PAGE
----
Courageous mum-of-three, 34, died while thinking of others

Ruth Hayllar and family SUS-140630-094123002
Ruth Hayllar and family SUS-140630-094123002

A mother-of-three who wrote an online diary about her battle with cancer has died, aged 34.

Ruth Hayllar, of Pound Hill, passed away at St Catherine’s Hospice on June 20 with her husband, Anthony, at her side.

The final entry in her blog – Kids, Knitting and Guiding – was written by Anthony who broke the news to her friends.

He said: “She was not in pain at all and did not suffer, which was very important for us and Ruth. The children have been told and like myself and the rest of the family they are heartbroken.

“This has all happened a lot quicker than was predicted and goes to show that cancer has a long way to go before we can beat it.”

Ruth started her blog to share her experiences of her three loves – her children, knitting and the Girl Guide movement.

But the tone changed when the bowel cancer she thought she had successfully defeated, returned in October when her youngest daughter, Hope, was four months old.

Ruth, who was a guider at 2nd Furnace Green and then 1st Pound Hill Rainbows, became determined to raise awareness of the disease and to encourage people to look out for the early signs of cancer, even as her own health failed.

Family friend Sally Windsor said: “I would expect nothing less of Ruth. That’s the kind of woman she was . She was so brave and so selfless in everything that she did.”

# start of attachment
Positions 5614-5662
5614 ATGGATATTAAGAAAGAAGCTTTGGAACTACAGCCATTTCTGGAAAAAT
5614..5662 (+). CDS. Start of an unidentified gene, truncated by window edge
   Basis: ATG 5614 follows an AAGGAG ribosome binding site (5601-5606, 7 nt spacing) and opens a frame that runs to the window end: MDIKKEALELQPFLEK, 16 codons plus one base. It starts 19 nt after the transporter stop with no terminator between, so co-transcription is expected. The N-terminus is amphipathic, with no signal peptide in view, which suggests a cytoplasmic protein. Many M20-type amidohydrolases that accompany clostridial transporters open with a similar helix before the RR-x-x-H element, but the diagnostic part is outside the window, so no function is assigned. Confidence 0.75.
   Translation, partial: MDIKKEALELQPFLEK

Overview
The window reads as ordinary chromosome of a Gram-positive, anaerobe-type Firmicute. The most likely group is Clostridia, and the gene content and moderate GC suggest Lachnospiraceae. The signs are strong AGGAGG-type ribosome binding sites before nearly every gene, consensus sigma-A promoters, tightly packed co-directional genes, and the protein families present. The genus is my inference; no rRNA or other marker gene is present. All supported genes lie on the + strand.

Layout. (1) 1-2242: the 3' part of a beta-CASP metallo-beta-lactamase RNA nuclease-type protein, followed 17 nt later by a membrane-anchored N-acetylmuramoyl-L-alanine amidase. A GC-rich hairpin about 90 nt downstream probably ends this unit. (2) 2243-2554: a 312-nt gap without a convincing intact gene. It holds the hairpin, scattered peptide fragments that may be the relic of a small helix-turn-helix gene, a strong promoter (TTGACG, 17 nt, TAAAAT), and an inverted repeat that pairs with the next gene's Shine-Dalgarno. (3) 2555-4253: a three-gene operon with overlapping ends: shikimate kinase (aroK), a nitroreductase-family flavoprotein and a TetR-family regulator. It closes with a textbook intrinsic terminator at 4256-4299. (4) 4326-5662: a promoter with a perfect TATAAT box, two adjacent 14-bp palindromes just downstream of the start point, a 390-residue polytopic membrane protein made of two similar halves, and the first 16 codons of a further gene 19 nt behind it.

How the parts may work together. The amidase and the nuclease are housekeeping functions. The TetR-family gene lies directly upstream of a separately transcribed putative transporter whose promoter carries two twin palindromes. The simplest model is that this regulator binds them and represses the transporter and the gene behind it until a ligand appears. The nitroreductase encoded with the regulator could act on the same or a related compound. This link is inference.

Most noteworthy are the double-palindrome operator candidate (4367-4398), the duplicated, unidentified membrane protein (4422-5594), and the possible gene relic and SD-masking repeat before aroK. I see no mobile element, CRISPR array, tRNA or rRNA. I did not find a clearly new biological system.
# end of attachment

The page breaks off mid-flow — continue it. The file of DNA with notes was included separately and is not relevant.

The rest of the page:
As well as Hope, Ruth and Anthony have two other children – Isaac, six, and Imogen, 4 – and the couple soon realised the blog would give the youngsters a way to remember their mum once she was gone.

Sally, of Northgate, said Ruth was inspired by the courage of Steven Sutton, who died in May after raising millions for the Teenage Cancer Trust.

She added: “She was really inspired by how he was shouting at people to be aware.

“She wanted people to know that if their symptoms persisted over three weeks, to go to a doctor. She didn’t want another family to go through what her family went through.

“If there’s some one out there who can be treated for this early and not lose their life, Ruth would want that.”

Bowel cancer - the early signs

The NHS lists the initial symptoms of bowel cancer include: blood in your stools (faeces) or bleeding from your rectum; a change to your normal bowel habits that persists for more than three weeks, such as diarrhoea, constipation or passing stools more frequently than usual; abdominal pain; unexplained weight loss. Ruth’s blog can be found at: